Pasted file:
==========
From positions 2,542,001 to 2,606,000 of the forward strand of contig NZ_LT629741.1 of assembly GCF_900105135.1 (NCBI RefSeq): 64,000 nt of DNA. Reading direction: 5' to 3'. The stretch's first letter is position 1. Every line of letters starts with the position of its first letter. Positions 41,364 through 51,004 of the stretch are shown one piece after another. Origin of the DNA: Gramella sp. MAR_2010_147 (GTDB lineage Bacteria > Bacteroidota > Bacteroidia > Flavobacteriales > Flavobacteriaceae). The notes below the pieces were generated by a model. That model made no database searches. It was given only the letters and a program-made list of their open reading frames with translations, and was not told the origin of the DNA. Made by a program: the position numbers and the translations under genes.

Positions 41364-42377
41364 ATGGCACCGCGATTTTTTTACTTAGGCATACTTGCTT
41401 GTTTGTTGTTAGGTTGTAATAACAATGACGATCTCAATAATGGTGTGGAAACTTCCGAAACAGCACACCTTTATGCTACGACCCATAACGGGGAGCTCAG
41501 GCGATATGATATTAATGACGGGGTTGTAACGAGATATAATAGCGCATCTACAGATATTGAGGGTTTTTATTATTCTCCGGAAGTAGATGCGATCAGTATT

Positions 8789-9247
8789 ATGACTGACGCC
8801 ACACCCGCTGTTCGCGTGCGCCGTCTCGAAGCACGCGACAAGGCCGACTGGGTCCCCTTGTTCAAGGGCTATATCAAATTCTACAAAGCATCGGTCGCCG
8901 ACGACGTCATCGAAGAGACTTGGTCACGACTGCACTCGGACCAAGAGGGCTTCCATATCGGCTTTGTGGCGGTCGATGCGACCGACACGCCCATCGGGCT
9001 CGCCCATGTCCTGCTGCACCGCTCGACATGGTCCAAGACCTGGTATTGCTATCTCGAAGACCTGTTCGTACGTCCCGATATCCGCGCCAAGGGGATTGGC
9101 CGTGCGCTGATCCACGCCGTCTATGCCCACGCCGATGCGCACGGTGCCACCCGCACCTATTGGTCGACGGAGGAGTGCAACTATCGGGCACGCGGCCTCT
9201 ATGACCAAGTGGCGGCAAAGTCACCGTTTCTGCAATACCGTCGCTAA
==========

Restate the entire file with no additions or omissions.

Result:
From positions 2,542,001 to 2,606,000 of the forward strand of contig NZ_LT629741.1 of assembly GCF_900105135.1 (NCBI RefSeq): 64,000 nt of DNA. Reading direction: 5' to 3'. The stretch's first letter is position 1. Every line of letters starts with the position of its first letter. Positions 41,364 through 51,004 of the stretch are shown one piece after another. Origin of the DNA: Gramella sp. MAR_2010_147 (GTDB lineage Bacteria > Bacteroidota > Bacteroidia > Flavobacteriales > Flavobacteriaceae). The notes below the pieces were generated by a model. That model made no database searches. It was given only the letters and a program-made list of their open reading frames with translations, and was not told the origin of the DNA. Made by a program: the position numbers and the translations under genes.

Positions 41364-42377
41364 ATGGCACCGCGATTTTTTTACTTAGGCATACTTGCTT
41401 GTTTGTTGTTAGGTTGTAATAACAATGACGATCTCAATAATGGTGTGGAAACTTCCGAAACAGCACACCTTTATGCTACGACCCATAACGGGGAGCTCAG
41501 GCGATATGATATTAATGACGGGGTTGTAACGAGATATAATAGCGCATCTACAGATATTGAGGGTTTTTATTATTCTCCGGAAGTAGATGCGATCAGTATT

Positions 8789-9247
8789 ATGACTGACGCC
8801 ACACCCGCTGTTCGCGTGCGCCGTCTCGAAGCACGCGACAAGGCCGACTGGGTCCCCTTGTTCAAGGGCTATATCAAATTCTACAAAGCATCGGTCGCCG
8901 ACGACGTCATCGAAGAGACTTGGTCACGACTGCACTCGGACCAAGAGGGCTTCCATATCGGCTTTGTGGCGGTCGATGCGACCGACACGCCCATCGGGCT
9001 CGCCCATGTCCTGCTGCACCGCTCGACATGGTCCAAGACCTGGTATTGCTATCTCGAAGACCTGTTCGTACGTCCCGATATCCGCGCCAAGGGGATTGGC
9101 CGTGCGCTGATCCACGCCGTCTATGCCCACGCCGATGCGCACGGTGCCACCCGCACCTATTGGTCGACGGAGGAGTGCAACTATCGGGCACGCGGCCTCT
9201 ATGACCAAGTGGCGGCAAAGTCACCGTTTCTGCAATACCGTCGCTAA